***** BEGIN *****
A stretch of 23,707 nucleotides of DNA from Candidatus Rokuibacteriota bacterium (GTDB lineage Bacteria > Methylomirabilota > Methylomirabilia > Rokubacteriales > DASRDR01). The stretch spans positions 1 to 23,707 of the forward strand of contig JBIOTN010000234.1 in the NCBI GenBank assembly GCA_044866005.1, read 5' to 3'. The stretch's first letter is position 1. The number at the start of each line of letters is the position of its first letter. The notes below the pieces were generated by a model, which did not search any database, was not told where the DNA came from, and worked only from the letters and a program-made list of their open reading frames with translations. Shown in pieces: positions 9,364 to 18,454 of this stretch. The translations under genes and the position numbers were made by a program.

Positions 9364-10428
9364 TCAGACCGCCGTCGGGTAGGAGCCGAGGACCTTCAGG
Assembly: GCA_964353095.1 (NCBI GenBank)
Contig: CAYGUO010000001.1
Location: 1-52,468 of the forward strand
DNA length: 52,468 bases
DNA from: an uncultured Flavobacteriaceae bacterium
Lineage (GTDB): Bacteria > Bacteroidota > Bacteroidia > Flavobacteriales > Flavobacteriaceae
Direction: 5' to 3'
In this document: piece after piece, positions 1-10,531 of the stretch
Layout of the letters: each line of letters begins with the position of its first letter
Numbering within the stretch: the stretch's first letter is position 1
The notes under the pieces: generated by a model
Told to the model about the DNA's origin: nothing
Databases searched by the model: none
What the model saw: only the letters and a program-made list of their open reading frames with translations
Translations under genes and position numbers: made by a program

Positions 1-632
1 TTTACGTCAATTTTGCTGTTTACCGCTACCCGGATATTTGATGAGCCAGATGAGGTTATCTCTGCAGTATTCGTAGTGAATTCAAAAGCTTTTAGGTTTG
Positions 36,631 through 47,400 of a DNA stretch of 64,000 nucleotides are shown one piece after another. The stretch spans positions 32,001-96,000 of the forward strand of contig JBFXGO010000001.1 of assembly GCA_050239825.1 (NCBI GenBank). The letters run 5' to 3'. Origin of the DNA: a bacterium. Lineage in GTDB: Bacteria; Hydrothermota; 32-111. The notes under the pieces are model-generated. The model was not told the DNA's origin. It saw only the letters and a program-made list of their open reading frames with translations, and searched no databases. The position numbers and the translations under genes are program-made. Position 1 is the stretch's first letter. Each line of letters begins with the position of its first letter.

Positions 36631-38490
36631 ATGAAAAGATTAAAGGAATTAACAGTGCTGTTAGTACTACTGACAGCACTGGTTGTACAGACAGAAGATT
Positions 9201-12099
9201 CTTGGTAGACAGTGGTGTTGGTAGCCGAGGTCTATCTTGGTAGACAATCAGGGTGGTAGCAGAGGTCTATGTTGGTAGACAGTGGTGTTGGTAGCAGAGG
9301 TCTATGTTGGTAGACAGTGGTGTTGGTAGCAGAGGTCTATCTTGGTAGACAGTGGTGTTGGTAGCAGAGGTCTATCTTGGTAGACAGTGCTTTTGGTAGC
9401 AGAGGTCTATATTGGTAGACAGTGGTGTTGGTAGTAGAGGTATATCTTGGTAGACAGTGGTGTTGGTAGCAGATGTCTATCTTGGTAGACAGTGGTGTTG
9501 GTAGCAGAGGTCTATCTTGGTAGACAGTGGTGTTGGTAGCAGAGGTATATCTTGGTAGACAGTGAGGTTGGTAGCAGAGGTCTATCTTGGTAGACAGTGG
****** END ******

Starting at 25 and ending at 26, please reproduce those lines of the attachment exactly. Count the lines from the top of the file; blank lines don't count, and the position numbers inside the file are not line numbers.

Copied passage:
9201 CTTGGTAGACAGTGGTGTTGGTAGCCGAGGTCTATCTTGGTAGACAATCAGGGTGGTAGCAGAGGTCTATGTTGGTAGACAGTGGTGTTGGTAGCAGAGG
9301 TCTATGTTGGTAGACAGTGGTGTTGGTAGCAGAGGTCTATCTTGGTAGACAGTGGTGTTGGTAGCAGAGGTCTATCTTGGTAGACAGTGCTTTTGGTAGC